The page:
We Americans claim democracy as the basis of our government. But voter turnout is dismal. In the 2004 general election, fewer than three out of five voting-age adults voted in Pierce County. In the 2002 general election, only 36 percent of adults bothered to vote.
And "bother" is an accurate term for a lot of people's attitudes to voting. We have a growing antagonism to elections, thanks in part to negative campaigns and the feeling that "it doesn't make any difference." This feeds the gap of distrust between U.S. citizens and government, creating a void in our democracy.
We can either whine about it or do something about it. This November, Pierce County residents will be able to do something about it. Thanks to the actions of the Pierce County Charter Review Commission, Pierce County voters will decide whether to switch to instant runoff voting to choose local elected officials.
This is not a panacea for all the ills of our democracy, but it certainly opens up participation and choice and will make political debates more about real issues and less about personal attacks. Instant runoff voting is worth consideration and support.
Our current system could be characterized as a two-party duopoly that limits electoral choices and political discussion. You can either vote for a Democrat, or a Republican or someone else who doesn't have a chance at victory.
Our system creates some weird results. Take the 2002 race for Pierce County Council in District 1.
The eventual Republican nominee, Shawn Bunney, got 2,586 votes, or 25 percent of the votes for Republican candidates. Then in November, he received less than 48 percent of the vote and was elected. His Democratic opponent received 40 percent of the vote; almost 12 percent went to the independent, Jay Argo.
The lack of a majority vote for Bunney makes you wonder who Argo's voters would have chosen if they could have indicated their second choice. Most likely, they might have chosen Bunney, given that Argo is a pretty conservative guy. But thatÕs my assumption, not the actual choices.
And that's the reason for instant runoff voting. It gives total legitimacy to the eventual winner and does so by including the voting choices of a majority of voters.
Here is how it works. The different parties Š Democrats, Republicans, Libertarians, the Green Party and whatever other parties Š nominate their own candidates for office. They may choose to nominate one, two or even more candidates. But they serve as gatekeepers for who gets their seal of approval. We skip the primary election, in which fewer than one out of four adults participated in 2002.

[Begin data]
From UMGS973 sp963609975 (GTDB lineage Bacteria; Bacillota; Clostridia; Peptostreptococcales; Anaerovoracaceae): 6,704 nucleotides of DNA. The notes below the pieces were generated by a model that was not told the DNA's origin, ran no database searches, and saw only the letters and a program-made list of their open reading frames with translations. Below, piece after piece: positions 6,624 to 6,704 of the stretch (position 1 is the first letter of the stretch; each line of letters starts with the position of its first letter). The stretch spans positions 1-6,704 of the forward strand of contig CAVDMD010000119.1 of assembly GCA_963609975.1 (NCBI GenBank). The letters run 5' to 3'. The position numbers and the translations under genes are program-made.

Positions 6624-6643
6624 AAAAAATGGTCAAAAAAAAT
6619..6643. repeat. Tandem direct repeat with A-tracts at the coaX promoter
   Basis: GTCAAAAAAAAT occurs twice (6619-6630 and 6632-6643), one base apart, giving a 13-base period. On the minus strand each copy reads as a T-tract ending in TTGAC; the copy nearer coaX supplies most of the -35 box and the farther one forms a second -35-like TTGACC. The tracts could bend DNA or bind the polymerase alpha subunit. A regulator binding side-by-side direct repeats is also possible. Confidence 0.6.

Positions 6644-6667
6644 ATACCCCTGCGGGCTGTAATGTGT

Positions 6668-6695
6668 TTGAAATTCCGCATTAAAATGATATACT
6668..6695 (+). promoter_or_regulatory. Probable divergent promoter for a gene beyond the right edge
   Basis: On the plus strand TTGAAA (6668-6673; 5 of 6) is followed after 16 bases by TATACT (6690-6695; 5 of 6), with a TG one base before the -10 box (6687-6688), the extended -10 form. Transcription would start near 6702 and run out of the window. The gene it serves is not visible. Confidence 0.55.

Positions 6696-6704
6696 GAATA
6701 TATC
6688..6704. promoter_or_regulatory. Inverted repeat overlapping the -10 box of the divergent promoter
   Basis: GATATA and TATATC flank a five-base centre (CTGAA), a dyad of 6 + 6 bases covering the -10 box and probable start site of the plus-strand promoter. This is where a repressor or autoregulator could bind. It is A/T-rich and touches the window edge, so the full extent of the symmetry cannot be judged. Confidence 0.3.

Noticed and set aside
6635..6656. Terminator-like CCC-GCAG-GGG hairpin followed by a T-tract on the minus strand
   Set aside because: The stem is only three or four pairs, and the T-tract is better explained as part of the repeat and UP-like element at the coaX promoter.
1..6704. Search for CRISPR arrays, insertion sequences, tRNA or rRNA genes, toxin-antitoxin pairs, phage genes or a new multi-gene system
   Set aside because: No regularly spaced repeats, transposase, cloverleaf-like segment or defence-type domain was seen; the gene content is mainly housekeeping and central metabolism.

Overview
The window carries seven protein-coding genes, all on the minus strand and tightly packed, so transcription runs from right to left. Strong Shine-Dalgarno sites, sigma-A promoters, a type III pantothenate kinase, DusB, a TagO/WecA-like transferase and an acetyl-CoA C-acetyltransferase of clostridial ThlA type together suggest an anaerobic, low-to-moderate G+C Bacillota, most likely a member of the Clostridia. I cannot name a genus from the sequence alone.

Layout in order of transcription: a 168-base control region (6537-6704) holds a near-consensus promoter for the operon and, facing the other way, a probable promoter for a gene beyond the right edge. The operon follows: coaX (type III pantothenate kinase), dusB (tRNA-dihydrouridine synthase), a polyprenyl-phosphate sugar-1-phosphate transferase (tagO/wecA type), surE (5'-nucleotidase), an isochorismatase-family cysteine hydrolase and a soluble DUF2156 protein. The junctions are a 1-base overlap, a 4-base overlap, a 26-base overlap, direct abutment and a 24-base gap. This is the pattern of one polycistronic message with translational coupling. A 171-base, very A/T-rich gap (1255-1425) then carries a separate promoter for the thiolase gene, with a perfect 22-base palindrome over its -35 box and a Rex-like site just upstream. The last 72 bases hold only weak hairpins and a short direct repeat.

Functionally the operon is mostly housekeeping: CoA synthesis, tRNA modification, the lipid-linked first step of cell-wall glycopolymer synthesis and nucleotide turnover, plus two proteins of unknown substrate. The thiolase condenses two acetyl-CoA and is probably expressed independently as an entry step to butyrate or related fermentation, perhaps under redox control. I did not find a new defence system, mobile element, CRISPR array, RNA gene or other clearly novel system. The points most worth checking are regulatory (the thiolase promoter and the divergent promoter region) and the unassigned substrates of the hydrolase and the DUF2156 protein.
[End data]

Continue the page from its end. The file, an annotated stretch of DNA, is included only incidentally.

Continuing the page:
All the candidates nominated by the several parties stand for election in November. If one candidate gets more than 50 percent, then she or he is the winner, and that's that. But if no one gets more than 50 percent, then the second choices of the voters who supported the candidate who got the fewest votes get distributed to the remaining candidates.
If a candidate now gets more than 50 percent, a winner is declared. But if that doesn't happen, then the candidate with the next fewest votes is eliminated and the second choices of his or her supporters are distributed to the remaining candidates.
This continues until a candidate picks up a majority of the votes.
This could have a calming effect on campaigns, turning them into civil discussions rather than shouting matches. After all, if you are a candidate, you want people to vote for you. But you will be careful what you say about your opponents, because those folks who donÕt vote for you may put you down as your second choice.
This happened in San Francisco, after the city adopted instant runoff voting. All of a sudden, the candidates were forming alliances. They held joint campaign events. Civil debate and voter turnout both went up.
Instant runoff voting is catching on around the country. It is the method for voting in San Francisco and Burlington, Vt. Voters will have a chance this November to make instant runoff voting official in Minneapolis city elections as well as in Oakland and Davis, Calif. In North Carolina, it will be used for statewide elections for judges, and in Vermont the secretary of state is developing a plan for implementation in 2008.
Instant runoff voting ensures that our elected officials truly represent the majority. That alone is worth support in a nation that prides itself on democracy.
John Burbank, executive director of the Economic Opportunity Institute (www.eoionline.org), writes every other Wednesday. Write to him in care of the institute at 1900 Northlake Way, Suite 237, Seattle, WA 98103. His e-mail address is firstname.lastname@example.org.